Nevada City: picturesque and risky

Population (2010) — 3,068 ‘ In Very High Fire Hazard Severity Zone — 3,064

Since the Camp Fire, Vicky Guyette has looked at the oneacre patch of untrimmed brush behind her mother’s Victorianera home in Nevada City as more than just an unattractive nuisance.

Now, the brush is ominous — an ignition source that could torch the home built in 1859 that her family has lived in for five generations.

The same anxiety also applies to the cedars, pines and brush covering the hills around this foothill city of about 3,100 people, many of whom live or work in wooden buildings dating back to the the Gold Rush era.

“It’s very scary, especially since it’s such a cute little town I’ve been living in my whole life,” Guyette said recently as she walked down the city’s historic Broad Street, which looks like it fell out of a photo from a museum exhibit.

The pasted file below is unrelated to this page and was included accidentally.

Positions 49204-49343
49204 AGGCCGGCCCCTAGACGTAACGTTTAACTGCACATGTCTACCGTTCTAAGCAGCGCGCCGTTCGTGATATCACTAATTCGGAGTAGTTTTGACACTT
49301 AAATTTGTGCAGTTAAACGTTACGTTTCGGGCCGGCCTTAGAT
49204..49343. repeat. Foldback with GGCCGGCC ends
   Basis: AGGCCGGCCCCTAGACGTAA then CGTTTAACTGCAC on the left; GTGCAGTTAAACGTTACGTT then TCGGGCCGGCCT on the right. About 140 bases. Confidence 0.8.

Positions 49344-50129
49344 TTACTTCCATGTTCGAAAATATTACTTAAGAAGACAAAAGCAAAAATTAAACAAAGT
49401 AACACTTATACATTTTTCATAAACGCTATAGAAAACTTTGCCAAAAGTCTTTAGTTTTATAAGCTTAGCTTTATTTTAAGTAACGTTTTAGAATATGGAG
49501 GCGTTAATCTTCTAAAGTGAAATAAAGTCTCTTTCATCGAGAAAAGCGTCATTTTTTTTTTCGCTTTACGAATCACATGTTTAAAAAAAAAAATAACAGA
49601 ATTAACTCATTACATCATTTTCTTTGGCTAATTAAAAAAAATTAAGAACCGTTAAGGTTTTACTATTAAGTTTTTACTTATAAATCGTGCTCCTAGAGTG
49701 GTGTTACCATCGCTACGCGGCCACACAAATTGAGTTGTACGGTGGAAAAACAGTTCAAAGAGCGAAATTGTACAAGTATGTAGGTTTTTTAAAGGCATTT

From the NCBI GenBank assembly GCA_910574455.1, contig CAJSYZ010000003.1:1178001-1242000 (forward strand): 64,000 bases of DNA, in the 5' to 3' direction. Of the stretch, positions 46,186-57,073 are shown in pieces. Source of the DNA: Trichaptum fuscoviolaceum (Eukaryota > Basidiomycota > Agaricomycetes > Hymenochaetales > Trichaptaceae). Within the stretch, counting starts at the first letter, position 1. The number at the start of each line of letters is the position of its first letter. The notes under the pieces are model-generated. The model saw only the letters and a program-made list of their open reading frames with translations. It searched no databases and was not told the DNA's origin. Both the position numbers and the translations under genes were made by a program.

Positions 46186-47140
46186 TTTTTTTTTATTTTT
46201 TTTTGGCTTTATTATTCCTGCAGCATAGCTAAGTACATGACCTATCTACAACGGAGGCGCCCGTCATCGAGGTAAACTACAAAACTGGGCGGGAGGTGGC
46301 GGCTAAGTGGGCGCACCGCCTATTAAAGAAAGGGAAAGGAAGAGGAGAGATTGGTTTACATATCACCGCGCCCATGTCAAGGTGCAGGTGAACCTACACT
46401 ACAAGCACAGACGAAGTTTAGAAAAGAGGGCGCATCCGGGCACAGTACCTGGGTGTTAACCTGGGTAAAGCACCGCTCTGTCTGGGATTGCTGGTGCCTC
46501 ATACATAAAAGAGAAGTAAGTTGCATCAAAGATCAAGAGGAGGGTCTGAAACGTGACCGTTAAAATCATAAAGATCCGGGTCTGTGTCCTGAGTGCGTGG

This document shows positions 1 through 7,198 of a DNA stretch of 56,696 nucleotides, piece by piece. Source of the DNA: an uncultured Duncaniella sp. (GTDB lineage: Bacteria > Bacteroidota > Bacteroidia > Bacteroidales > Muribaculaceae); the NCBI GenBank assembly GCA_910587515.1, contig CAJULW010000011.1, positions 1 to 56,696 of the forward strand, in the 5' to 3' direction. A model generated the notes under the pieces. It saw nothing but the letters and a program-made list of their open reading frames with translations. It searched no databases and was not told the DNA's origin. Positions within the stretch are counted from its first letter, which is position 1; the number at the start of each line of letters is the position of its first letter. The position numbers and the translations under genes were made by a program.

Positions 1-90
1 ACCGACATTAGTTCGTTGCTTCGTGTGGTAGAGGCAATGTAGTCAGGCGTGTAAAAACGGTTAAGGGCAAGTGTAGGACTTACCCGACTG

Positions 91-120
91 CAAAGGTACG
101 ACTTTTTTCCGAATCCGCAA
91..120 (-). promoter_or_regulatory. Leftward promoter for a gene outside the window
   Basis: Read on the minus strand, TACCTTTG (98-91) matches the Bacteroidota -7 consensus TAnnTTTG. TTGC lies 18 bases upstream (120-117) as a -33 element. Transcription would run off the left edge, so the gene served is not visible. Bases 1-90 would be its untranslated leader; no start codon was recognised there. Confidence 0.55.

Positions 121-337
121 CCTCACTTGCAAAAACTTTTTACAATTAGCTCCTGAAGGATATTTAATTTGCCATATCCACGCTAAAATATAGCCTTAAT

City officials agree that the wooded draws, steep hillsides, narrow residential streets, ancient homes and thick urban tree canopy that define the character of the city also make it particularly at risk if a fire burns through.

“Nevada City’s single largest risk for human life and financial loss is fire,” Nevada City’s hazard mitigation plan reads.

In recent decades, the city also has had some near misses with fire, including one major close call. In 1988, heavy winds pushed the 49er Fire through 52 square miles of western Nevada County, burning 312 buildings and dozens of cars.

“At the time it was considered an anomalous event,” said Billy Spearing of the Fire Safe Council of Nevada County. “It was not the normal for them then.”

With such fires becoming the new normal, Cal Fire is planning to cut a 1,802 acre fire break in southwest Nevada County in terrain that hasn’t burned in a century, helping protect both Nevada City and the adjacent community of Grass Valley, home to more than 12,000.